The most recent Massachusetts wastewater data shows that the levels of COVID-19 in the Boston area appear to be on the decline. Could this be a sign that the omicron surge is almost over?
Gov. Charlie Baker was asked that question during a media availability Tuesday and sounded optimistic that the surge might be nearing its end.
"The current state of play on the wastewater treatment data, generally the broader collection of data is it's down probably somewhere between 65 and 70% of where it was at the peak a couple weeks ago, which is exactly the same trajectory that people saw with omicron in the U.K., South Africa and in other parts of the U.S.," he said. "It's a straight up and a straight down. Several people have written about this and it appears to be good news."
But the governor's upbeat outlook didn't come without a caveat.
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"One thing I would say about COVID generally is you just never know, but it certainly does look like we are very much on the backside of the omicron surge in Massachusetts," he said.
The governor isn't the only one who thinks the state might have turned the corner, even as hospitalizations remain high.
During NBC10 Boston's weekly "COVID Q&A" series Tuesday, three top Boston doctors agreed that we could be on the downslope of the omicron curve. Even so, they said we could be in for a rough few weeks before things start returning to normal.
"In South Africa where the original surge began, the uptick of the surge was very, very steep up over just a couple of weeks. And now they're on the downslope, but it is declining a little bit more slowly than it increased," Dr. Shira Doron of Tufts Medical Center said.
"And so, you know, if you think about the shape of any of these waves, you're going to have just as many infections as it's rising as it does when it's falling, and sometimes more infections actually on the downslope because that downslope may be slower," she said. "And so, you know, it really suggests that we still have many infections ahead of us even though we are likely on the downslope here in Massachusetts."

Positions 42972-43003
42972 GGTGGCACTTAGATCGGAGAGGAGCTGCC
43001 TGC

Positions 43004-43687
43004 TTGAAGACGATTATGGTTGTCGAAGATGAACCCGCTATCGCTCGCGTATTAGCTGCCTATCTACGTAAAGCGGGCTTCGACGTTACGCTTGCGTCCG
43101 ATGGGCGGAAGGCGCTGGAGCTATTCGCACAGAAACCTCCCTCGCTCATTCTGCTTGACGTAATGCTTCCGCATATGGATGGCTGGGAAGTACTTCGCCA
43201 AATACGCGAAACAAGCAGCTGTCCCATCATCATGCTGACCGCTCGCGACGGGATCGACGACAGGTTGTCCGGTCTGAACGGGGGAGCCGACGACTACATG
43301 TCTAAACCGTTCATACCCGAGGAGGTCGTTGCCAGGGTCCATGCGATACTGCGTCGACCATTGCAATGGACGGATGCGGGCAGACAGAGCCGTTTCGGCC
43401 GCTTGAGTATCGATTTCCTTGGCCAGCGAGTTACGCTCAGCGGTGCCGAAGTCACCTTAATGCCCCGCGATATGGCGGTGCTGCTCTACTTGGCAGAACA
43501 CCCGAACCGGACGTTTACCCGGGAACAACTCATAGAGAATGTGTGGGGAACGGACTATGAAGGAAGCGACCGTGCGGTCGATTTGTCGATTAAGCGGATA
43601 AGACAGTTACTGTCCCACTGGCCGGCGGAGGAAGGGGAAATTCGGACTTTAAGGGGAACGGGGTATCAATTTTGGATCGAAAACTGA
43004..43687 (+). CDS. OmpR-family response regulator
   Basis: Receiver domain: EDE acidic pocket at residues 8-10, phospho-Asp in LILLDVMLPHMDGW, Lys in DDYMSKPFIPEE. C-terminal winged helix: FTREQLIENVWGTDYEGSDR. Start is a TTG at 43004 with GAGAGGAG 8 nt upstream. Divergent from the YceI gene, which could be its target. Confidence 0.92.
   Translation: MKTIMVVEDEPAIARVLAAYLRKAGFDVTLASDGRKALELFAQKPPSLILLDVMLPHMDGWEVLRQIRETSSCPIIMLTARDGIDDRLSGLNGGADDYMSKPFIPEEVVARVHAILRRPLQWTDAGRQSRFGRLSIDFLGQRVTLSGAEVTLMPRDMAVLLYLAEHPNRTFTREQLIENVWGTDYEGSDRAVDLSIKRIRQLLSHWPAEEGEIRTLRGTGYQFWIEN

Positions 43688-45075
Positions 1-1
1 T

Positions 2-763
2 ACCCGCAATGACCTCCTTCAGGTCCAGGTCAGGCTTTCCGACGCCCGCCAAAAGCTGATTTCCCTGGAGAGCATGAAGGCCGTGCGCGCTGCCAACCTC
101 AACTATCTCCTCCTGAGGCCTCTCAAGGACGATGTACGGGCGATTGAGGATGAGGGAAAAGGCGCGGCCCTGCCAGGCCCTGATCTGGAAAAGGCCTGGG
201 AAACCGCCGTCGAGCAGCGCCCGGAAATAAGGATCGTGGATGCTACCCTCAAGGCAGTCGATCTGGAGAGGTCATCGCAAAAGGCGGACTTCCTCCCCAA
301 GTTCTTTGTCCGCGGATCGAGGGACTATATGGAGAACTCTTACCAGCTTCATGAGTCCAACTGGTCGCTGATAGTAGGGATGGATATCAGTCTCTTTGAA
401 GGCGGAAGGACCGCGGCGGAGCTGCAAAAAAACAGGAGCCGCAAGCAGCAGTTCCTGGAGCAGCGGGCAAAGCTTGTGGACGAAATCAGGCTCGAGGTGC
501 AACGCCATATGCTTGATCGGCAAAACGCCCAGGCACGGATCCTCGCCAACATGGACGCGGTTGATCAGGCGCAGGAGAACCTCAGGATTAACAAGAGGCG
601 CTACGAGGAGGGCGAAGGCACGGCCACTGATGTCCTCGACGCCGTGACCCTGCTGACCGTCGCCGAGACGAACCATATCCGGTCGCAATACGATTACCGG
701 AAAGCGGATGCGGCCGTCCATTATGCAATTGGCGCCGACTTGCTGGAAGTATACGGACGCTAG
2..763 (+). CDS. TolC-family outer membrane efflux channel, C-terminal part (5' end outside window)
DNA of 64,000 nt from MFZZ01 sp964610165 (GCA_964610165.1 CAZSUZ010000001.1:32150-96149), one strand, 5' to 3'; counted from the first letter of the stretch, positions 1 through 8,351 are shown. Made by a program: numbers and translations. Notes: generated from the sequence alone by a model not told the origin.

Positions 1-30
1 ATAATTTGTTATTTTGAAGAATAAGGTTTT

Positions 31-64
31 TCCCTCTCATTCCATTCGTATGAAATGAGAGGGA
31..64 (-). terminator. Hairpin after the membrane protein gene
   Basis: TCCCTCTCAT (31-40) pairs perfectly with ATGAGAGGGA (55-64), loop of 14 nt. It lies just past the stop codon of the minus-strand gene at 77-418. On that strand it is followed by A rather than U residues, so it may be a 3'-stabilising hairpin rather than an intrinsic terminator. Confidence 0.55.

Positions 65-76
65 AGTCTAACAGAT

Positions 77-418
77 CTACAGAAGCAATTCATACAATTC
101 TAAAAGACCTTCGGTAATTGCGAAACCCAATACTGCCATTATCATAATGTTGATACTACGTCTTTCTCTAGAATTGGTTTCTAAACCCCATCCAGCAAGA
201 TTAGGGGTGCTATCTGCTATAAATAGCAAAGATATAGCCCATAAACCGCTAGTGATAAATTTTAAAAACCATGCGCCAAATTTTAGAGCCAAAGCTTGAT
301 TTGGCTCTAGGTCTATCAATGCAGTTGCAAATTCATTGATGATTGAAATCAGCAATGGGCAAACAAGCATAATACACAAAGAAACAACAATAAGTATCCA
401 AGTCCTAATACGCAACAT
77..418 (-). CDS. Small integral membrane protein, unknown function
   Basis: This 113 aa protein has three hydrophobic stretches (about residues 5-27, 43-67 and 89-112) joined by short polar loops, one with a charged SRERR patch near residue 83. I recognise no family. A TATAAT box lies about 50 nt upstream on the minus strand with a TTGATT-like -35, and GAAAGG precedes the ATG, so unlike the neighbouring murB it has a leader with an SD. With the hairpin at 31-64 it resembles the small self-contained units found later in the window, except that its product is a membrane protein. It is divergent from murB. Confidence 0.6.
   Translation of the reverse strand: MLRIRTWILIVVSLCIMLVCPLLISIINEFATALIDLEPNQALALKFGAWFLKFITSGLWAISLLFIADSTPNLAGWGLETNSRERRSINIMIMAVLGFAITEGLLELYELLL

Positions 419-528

Boston Medical Center's Dr. Sabrina Assoumou said the data looks promising but agreed with Doron that it's too soon to let our guard down.
"I'm happy to report that thanks to the wastewater we having some encouraging information. It appears that at least in the Boston area and also the Northeast we've peaked and we're hopefully going to continue to see that decrease in cases in the U.S. depending on where you are," she said. "Some places have not peaked and the CDC is is thinking probably the U.S. will peak in about a week and a half to about two weeks."
"So, you know, although it seems like we're heading in the right direction, I will continue to tell people that we're not out of the woods," Assoumou said. "It is really important we continue to follow all those measures so we'll continue on that path."
"I think the point that Dr. Doron made about how many more infections we can expect during the downslope is really important because each of the previous surges has had a shallower decline," added Dr. Daniel Kuritzkes of Brigham and Women's Hospital. "That's taken longer than the rapid upslope."
"The other point to remember is that even in the lab, with the most recent sort of ebbing of COVID-19 prior to the current surge, we never got down to the low levels that we had been at in the spring and summer of 2020, where we were seeing you know, 50 cases and fewer, with a positivity rate of point 5% or less," he said. "We were still hovering at 100 cases or more per day before the delta wave hit us and then was immediately superseded by the omicron wave."
"So we should be very cautious on relaxing the kinds of safeguards that Dr. Assoumou was talking about before we're certain that this is really behind us and then we can relax rather than being impatient and wanting to relax too soon."